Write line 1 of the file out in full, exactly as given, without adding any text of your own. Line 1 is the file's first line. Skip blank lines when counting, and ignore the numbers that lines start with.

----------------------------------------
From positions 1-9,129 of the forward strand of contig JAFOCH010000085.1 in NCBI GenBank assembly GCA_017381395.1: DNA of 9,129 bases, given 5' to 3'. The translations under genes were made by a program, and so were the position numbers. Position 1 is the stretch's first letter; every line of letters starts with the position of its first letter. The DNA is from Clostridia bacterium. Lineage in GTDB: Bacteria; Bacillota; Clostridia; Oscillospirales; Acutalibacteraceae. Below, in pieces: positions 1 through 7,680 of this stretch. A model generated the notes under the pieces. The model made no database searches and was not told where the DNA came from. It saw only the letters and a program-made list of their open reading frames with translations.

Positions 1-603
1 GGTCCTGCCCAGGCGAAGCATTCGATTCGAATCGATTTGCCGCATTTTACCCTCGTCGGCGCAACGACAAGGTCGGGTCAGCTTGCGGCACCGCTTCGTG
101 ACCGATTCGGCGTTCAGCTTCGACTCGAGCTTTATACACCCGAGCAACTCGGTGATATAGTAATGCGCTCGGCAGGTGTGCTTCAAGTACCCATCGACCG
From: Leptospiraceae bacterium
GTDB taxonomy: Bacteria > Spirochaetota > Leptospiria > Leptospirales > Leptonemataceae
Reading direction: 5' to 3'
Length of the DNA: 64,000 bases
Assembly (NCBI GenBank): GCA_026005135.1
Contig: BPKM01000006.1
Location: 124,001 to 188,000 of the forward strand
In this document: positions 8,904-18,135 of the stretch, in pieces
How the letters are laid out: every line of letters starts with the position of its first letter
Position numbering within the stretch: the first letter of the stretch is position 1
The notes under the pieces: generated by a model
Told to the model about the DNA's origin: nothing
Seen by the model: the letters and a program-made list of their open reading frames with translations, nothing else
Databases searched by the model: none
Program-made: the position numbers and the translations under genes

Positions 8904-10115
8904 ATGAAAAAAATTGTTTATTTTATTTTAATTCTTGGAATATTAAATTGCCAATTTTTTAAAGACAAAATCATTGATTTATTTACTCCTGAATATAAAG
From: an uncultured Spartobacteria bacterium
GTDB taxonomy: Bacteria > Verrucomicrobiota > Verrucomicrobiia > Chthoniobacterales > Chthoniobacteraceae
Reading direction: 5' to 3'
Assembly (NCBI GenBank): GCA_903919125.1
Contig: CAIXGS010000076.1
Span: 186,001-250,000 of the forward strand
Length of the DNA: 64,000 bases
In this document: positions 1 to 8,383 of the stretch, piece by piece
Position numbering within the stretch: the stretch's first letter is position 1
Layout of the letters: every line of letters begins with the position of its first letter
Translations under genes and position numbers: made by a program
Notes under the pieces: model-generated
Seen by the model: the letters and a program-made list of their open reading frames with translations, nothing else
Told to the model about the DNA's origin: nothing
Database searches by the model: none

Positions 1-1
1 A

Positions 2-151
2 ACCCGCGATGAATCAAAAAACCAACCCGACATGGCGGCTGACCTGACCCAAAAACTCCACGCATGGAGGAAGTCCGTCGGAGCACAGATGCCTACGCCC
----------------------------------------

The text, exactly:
From positions 1-9,129 of the forward strand of contig JAFOCH010000085.1 in NCBI GenBank assembly GCA_017381395.1: DNA of 9,129 bases, given 5' to 3'. The translations under genes were made by a program, and so were the position numbers. Position 1 is the stretch's first letter; every line of letters starts with the position of its first letter. The DNA is from Clostridia bacterium. Lineage in GTDB: Bacteria; Bacillota; Clostridia; Oscillospirales; Acutalibacteraceae. Below, in pieces: positions 1 through 7,680 of this stretch. A model generated the notes under the pieces. The model made no database searches and was not told where the DNA came from. It saw only the letters and a program-made list of their open reading frames with translations.